4% The withdrawal rate that can be sustained over an average retirement.

The 4% withdrawal rate is probably one of the most widely used and least understood “shortcuts” used in retirement planning. The concept is that investors who limit their initial withdrawals to 4% of their portfolio’s market value (and then adjust that for inflation) have a 90% chance of maintaining their portfolio over a 30 year retirement. While this metric provides a decent “ballpark” estimate, investors should be careful not to rely on it too heavily for several reasons. First, the supporting research assumes that portfolios are invested according to a 60% stock and 40% bond mandate. Many investors will not adhere to this strategy throughout retirement. Second, recent studies have pointed out that the order of returns not just the average level has a big impact on portfolio longevity.  Individuals who begin retirement during a market downturn, for example, experience much worse outcomes than those who retire during a strong market.  A better approach? If you have the bad luck of experiencing poor market returns early on in retirement, consider reining in your spending until market valuations improve and then re-evaluate your withdrawals every few years.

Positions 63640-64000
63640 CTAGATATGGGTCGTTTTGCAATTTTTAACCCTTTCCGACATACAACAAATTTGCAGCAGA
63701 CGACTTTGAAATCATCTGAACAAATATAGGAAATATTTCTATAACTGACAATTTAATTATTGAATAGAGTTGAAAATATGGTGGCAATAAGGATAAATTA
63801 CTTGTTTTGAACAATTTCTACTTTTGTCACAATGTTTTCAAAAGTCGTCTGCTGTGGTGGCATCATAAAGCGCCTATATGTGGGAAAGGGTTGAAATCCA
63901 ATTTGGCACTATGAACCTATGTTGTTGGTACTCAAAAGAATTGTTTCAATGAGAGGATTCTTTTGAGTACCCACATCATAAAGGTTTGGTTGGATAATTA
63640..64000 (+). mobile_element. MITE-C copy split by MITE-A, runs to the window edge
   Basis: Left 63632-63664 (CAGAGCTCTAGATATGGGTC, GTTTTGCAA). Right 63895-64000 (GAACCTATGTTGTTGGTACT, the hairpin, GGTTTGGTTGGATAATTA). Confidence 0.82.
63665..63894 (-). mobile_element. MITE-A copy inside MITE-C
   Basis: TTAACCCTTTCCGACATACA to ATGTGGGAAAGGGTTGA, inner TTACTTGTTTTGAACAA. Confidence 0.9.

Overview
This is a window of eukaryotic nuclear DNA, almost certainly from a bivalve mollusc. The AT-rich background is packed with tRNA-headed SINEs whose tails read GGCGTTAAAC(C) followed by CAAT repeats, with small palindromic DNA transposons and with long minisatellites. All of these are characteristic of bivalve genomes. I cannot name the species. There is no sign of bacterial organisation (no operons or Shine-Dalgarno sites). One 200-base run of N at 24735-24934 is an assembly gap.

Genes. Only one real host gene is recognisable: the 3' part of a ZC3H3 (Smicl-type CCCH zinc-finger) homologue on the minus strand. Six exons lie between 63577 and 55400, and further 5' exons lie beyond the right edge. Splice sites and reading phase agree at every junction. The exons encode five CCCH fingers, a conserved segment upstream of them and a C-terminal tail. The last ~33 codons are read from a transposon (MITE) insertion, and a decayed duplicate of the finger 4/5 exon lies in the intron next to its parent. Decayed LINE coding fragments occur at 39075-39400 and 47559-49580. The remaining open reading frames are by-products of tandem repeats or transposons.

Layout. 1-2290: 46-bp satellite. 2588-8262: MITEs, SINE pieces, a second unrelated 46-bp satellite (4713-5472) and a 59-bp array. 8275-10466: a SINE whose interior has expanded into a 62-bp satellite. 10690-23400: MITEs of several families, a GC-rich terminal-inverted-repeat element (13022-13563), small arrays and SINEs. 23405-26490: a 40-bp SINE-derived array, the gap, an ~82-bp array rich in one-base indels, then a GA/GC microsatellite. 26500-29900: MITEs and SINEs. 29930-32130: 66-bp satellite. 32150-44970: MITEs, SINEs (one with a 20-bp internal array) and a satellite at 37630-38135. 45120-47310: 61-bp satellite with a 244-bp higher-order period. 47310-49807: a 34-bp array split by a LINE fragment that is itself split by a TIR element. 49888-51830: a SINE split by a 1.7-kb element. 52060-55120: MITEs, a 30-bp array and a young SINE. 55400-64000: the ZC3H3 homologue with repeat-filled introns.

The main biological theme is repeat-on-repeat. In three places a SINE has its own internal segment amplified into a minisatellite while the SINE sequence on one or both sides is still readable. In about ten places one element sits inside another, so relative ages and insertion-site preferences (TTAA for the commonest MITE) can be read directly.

76%  The increase in monthly benefit you can expect by delaying claiming Social Security from 62-70.

The benefits of delaying taking Social Security are well worth repeating. When Social Security began back in 1935, the average American worked until age 65 and had an average life expectancy of 66.5 years.  Today, the average retirement lasts well over 25 years. If you cannot afford to delay claiming or have reason to believe you may not live past 80 than this approach may not make sense but for many it is one of the best ways to ensure that you don’t outlive your funds.